Way back in 2014, a Dutch manuscript from about mixing watercolors from 1692 made a splash in the blogosphere, because while it was centuries old, few had given it much attention and it was such a beautifully preserved thorough account of how watercolors were mixed back then. Ever since then, I thought it had potential as a fun project but avoided creating one due to language barriers and other reasons that turned out to be unfounded.
The digital edition of Iconographic Encyclopædia from 1851 was by far, the largest and longest project I’ve undertaken. Comprising 500 plates, more than 13,000 illustrations, 1.6 million words, and spanning 13 months, it was a wonderful exercise in creativity and patience.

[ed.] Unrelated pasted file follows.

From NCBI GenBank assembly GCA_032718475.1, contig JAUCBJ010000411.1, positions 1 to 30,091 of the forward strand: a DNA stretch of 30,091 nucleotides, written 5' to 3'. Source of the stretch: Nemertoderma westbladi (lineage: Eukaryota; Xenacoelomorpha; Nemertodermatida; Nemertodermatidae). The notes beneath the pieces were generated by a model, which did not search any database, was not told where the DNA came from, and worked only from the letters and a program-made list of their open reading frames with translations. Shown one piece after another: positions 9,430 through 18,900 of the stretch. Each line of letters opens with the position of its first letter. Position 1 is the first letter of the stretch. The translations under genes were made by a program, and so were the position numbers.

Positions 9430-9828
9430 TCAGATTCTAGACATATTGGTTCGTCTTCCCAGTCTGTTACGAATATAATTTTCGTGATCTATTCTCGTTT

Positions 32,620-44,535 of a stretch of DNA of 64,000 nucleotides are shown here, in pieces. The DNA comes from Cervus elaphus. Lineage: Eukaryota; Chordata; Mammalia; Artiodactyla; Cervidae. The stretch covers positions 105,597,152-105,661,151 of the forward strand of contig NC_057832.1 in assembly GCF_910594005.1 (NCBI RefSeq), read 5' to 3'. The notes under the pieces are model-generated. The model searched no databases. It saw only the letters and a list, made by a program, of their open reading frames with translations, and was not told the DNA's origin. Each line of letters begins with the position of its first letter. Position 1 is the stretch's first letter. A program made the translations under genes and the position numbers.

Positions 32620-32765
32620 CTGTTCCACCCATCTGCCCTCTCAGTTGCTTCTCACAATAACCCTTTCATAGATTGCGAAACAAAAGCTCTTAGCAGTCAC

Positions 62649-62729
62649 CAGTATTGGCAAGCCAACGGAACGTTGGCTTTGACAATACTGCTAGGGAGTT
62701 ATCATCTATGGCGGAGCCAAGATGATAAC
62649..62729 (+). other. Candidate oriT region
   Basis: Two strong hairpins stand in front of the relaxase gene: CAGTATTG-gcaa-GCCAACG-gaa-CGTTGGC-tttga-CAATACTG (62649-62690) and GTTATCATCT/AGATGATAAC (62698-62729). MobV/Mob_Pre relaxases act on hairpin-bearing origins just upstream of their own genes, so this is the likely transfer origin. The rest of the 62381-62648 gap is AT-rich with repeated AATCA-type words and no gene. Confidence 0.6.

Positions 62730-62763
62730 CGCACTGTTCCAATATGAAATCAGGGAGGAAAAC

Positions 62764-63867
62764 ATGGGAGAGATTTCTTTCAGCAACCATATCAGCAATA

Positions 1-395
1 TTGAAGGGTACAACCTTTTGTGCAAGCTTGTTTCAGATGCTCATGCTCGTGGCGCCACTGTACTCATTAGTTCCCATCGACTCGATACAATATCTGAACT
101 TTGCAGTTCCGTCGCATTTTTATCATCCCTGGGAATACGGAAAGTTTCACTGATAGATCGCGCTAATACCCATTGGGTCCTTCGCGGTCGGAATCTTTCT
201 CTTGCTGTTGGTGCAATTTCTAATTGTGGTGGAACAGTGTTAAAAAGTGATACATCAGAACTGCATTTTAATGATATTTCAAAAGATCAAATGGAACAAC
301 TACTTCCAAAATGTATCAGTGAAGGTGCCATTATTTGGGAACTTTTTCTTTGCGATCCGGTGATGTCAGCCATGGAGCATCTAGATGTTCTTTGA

Not many people read a dictionary cover to cover, let alone analyze every word, but I did and found it fascinating. During research phases for my past restoration projects, I often came across a surprising number of antique dictionaries and always overlooked them. For this project, I actively sought out an interesting one to explore and ended up finding two to create A Brief Visual Exploration of A Dictionary of Typography.